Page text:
Colin McGinn (Miami) implies that he may pursue certain individuals for libel. While the UK is at one extreme on libel (very friendly to victims of alleged libel), the US is at another (very friendly to those who allegedly libel, indeed, to those who would be found liable for libel in almost every other Western democracy). When it comes to "public" figures like McGinn, it is not enough that the claims be false and damaging to reputation (though they must be at least that), they must also be made "maliciously," that is, with reckless disregard for whether or not they are true. That is a quite difficult evidentiary burden to meet, which is why "public" figures (a capacious category, as it happens) in the U.S. usually have no meaningful legal remedies for pernicious false statements of fact about them. And since truth is a defense, any libel action also opens the door for the defendant to engage in wide-ranging intrusions into any part of the plaintiff's life possibly relevant to the truth of the statement. There may be actionable statements about McGinn out there, but the likelihood of that is low, given American law.
UPDATE: Bill Edmundson, a lawyer/philosopher at Georgia State writes: "If McGinn is classified as a public figure (as I agree he probably would be), then under Philadelphia Newspapers v Hepps he has the burden of proving falsity -- in the US it is no longer the defendant's burden to prove truth (as is the
case with affirmative defenses generally). ). This, on top of having to prove actual malice by clear and convincing evidence." Professor Edmundson adds: "One wrinkle has to do with whether Hepps applies to matters not 'of'public concern': but what's been said about McGinn is presumably of public concern. (Despite dictum suggesting the contrary, the status of the defendant as "media" or "non-media" is probably not of constitutional significance (cf. Citizens United).)"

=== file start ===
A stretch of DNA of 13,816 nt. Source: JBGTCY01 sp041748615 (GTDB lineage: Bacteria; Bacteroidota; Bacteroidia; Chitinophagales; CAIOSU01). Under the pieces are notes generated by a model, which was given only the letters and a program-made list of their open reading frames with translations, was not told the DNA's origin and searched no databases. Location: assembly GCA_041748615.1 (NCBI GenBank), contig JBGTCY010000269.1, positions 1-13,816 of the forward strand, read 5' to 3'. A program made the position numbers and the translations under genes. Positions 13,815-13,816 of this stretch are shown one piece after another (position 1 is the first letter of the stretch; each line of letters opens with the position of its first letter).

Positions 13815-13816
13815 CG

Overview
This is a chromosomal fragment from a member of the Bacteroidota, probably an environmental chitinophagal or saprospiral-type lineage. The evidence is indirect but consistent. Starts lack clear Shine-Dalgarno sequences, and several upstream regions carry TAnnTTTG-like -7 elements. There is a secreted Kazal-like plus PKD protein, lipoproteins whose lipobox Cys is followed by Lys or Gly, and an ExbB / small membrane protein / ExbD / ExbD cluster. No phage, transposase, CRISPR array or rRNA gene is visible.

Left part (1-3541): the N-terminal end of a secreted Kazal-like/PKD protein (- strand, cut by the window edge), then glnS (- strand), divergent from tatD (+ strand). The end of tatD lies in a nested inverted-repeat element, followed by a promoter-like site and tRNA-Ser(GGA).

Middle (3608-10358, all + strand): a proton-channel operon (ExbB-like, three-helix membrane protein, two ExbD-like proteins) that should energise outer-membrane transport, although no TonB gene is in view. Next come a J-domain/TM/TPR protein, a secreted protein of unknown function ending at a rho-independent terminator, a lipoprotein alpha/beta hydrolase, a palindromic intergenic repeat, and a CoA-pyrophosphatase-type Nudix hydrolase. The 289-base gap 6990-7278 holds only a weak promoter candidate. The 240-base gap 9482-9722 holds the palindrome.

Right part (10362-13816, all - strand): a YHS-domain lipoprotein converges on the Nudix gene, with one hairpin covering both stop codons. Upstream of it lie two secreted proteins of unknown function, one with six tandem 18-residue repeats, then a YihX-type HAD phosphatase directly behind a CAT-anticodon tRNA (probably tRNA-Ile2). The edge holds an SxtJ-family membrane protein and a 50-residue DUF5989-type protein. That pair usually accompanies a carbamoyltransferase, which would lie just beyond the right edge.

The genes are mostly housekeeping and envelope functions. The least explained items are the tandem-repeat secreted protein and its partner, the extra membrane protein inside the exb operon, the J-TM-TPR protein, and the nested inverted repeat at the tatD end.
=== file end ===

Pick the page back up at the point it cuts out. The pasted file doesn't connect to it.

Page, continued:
ANOTHER: Just to clarify in response to some reader e-mails: Opinions, even if damaging, are not actionable. So, e.g., the judgment, "Graham Harman is not very good at philosophy" might damage his reputation, but it would not constitute defamation, since it is "merely" the expression of an opinion (libel is written defamation, slander spoken). "Graham Harman is a bully" is a harder case: on the one hand, the accusation of bullying seems to imply something factual about the individual's actual conduct, but, on the other hand, in our era of cyber-cry-babies, the label "bullying" is so widely abused (for reasons usefully elucidated here) that it increasingly looks like an opinion ("I don't like that Graham Harman is mean to me"), not a shorthand for a factual statement about conduct. Finally, "Graham Harman is a convicted felon" would be libel per se (i.e., one would not even have to prove damage), on the assumption (which as far as I know is correct) that it is a false statement.